With the release of the v2 of Microsoft Azure Backup Server (MABS) which supports Windows Server 2016, here is post to install and configure it – on Windows Server 2016 of course.
- Connect to your Azure tenant with a global administrator account to create a Recovery Vault
- Browse to reach the Recovery Services vaults section
- Then click Create Recovery Services Vault (if you have no recovery available), or Add to create a new one; I’m creating a new one
- Define the properties for the recovery vault (name, Azure subscription, resource group); even if I already have some resource group, I’m creating a new for this service
- Once created, you can change the storage replication options; by default this is set to geo-redundant. If you want to reduce the cost, you can switch to locally redundant. To change the configuration, open the recovery vault and access the Backup Infrastructure option and change the Backup Configuration
- Lastly,you have to download some component (including a vault credential). Go to the Backup section below the Getting Started and define the workload to On-premises as well as the type of workload you are going to backup
- Then you reach the Step 2 where you can download the Azure Backup Server agent (you can forget it as it will be done with the installation of MABS) and the vault credential; this is what you must download. NOTE the vault credential expires 2 days after you download it, if you don’t complete the setup within 2 days, you will have to download new credentials
- You are now done with this first step
- Download all the files from https://www.microsoft.com/en-us/download/details.aspx?id=55269 and run the exe file to extract all the files
You have to use a dedicated server; no other workloads (especially AD, Exchange or System Center ones) must be executed on the server and if use Hyper-V (or VMWare) to host the MABS server do not use dynamic memory
- Then run the setup.exe
- Choose Microsoft Azure Backup Server – as I do not have Data Protection Manager (DMP) installed
- Follow the wizard to start the deployment, with first the prerequisites checking
- If the checking result is good, continue to define the SQL settings; you have to install the SQL instance with the setup. This is quite disappointing you have an option to re use an existing SQL instance but this is not working
NOTE you may have to restart the server after checking the SQL instance because of some components have been installed
- Then you can define your installation settings – for the purpose of this post I kept all values as default
- Define a strong password to secure required local accounts; the account generating reports is reusing the serv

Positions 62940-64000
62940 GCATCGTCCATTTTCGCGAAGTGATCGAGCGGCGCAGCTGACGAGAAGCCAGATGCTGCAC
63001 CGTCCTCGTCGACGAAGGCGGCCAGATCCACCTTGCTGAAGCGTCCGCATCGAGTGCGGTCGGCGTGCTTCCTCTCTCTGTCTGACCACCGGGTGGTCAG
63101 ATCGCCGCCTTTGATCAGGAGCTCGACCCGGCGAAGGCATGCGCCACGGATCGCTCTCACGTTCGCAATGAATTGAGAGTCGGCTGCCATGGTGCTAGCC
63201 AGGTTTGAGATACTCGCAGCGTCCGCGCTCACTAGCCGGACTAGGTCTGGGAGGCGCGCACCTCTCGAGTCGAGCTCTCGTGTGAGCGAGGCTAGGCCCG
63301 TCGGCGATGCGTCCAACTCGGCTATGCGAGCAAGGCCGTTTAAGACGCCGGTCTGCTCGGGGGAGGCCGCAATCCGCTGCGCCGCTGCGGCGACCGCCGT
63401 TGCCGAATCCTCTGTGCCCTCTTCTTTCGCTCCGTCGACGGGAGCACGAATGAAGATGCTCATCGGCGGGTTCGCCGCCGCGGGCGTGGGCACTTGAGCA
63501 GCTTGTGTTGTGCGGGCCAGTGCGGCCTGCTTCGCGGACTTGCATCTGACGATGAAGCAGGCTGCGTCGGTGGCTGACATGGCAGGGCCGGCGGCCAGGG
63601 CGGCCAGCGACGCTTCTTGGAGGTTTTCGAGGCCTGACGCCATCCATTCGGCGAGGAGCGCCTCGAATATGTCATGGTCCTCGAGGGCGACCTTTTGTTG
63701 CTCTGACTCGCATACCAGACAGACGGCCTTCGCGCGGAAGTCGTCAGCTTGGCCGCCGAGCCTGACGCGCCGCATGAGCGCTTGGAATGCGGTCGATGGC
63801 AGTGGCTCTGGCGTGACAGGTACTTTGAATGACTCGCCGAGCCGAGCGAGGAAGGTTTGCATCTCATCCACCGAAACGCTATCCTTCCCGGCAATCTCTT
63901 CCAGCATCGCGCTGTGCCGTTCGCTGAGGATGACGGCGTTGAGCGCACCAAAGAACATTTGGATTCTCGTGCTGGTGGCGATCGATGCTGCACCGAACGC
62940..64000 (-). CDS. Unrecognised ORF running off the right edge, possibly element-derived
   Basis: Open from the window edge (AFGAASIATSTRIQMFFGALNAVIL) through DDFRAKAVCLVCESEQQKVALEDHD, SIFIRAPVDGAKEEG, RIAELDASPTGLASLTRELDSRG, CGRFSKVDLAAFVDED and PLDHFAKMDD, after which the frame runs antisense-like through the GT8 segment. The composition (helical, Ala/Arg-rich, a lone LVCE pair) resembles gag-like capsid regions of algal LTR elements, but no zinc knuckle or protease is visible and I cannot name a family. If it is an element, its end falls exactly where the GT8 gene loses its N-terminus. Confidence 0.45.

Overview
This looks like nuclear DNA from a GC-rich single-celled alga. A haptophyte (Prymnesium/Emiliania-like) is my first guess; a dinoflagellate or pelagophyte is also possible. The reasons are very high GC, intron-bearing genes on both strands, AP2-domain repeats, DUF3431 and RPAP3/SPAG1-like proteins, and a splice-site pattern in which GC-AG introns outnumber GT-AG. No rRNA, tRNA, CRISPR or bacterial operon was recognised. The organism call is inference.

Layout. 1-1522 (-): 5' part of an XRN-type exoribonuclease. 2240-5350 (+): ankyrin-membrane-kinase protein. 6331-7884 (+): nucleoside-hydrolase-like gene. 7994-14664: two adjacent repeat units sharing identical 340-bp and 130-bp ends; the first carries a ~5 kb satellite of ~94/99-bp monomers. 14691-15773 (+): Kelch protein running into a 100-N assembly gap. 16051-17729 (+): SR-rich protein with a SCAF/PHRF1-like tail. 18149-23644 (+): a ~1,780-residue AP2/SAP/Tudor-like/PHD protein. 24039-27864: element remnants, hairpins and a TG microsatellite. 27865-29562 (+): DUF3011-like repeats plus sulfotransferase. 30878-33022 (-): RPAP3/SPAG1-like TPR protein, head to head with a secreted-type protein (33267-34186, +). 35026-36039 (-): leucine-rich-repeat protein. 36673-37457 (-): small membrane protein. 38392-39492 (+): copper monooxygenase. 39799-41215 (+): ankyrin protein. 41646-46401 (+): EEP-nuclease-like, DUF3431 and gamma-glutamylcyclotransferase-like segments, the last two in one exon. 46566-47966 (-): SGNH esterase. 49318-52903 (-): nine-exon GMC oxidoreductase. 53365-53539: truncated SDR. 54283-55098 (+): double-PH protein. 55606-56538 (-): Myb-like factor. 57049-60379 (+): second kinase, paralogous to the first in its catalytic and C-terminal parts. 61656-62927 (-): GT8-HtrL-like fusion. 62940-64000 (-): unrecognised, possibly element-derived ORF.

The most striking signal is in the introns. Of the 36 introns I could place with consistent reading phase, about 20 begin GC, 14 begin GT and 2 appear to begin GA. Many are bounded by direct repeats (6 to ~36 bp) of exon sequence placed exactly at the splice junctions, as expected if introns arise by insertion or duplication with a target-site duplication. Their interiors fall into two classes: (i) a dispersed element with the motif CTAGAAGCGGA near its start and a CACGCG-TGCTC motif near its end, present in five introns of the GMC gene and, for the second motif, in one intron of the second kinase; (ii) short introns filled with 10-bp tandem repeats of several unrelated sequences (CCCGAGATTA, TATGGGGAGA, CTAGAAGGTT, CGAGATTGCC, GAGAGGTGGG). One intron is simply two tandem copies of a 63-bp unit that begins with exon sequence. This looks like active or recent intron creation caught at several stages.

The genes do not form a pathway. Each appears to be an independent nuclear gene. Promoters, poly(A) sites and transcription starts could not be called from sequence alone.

er name as logon name
- Finally you define if you want to use WindowsUpdate for checking for update
- At last the configuration summary before really starting the installation process
- During the installation, a new wizard will start to install the Azure Recovery agent; you usually have nothing to configure with this wizard, except maybe a proxy server and proxy account if it failed to connect to internet.
NOTE this wizard may be in the background
- Then a new wizard will appear to register the server with the Azure Backup vault; again it may be in the background
- You need to select the vault credentials downloaded after the vault creation
- Generate a passphrase and the location to save the passphrase; this will be used to encrypt/decrypt the backup
- Then the setup is completing the installation
The installation is now completed; you should have 2 new shortcuts in your desktop: one to launch Microsoft Azure Backup Server Management Shell and the other to launch the console Microsoft Azure Backup Server
Check network connectivity with Azure
To ensure your Azure Backup Server has access to Azure to perform backup jobs, you can run the following PowerShell command
Get-DPMCloudConnection using the Azure Backup Server management shell
You must have as result True; meaning you have correct network connectivity.
Configure the backup of your workload
- Open the Microsoft Azure Backup server console and go to the Management section to add a new server to backup
- Select the server type between Windows and VMWare – for this post I’m adding a Windows server
- Select the agent installation mode: install for servers within your corporate network (i.e. with no firewall) or attach for servers in your DMZ or other network with firewall between the backup server
- You then have a prepopulated list of server (coming from your AD); you can also add server by typing manually the FQDN (useful for non domain joined server)
- Then you have to define a local admin account credentials; I would recommend to use a dedicated service account and grant local admin permissions
- You have to choose if you want to automatically restart the server after the installation of the agent
- Then the agent is installing
Configuration of the different options
Still using the Backup Server console you can configure multiple options from SMTP server for notification to self-service to allow end-user to restore their data.
- From the console, click on the Options button
- Then you can configure end-user recovery, SMTP server and notifications, auto-discovery to automatically discover new client or SCOM integration
NOTE End-user recovery requires an AD Schema update. You can use the DPMADSchemaExtension.exe file (available in C:\Program Files\Microsoft Azure Backup Server\DPM\DPM\End User Recovery) to extend the schema and delegate to a schema administrator.
You are now ready for using Azure Backup Server.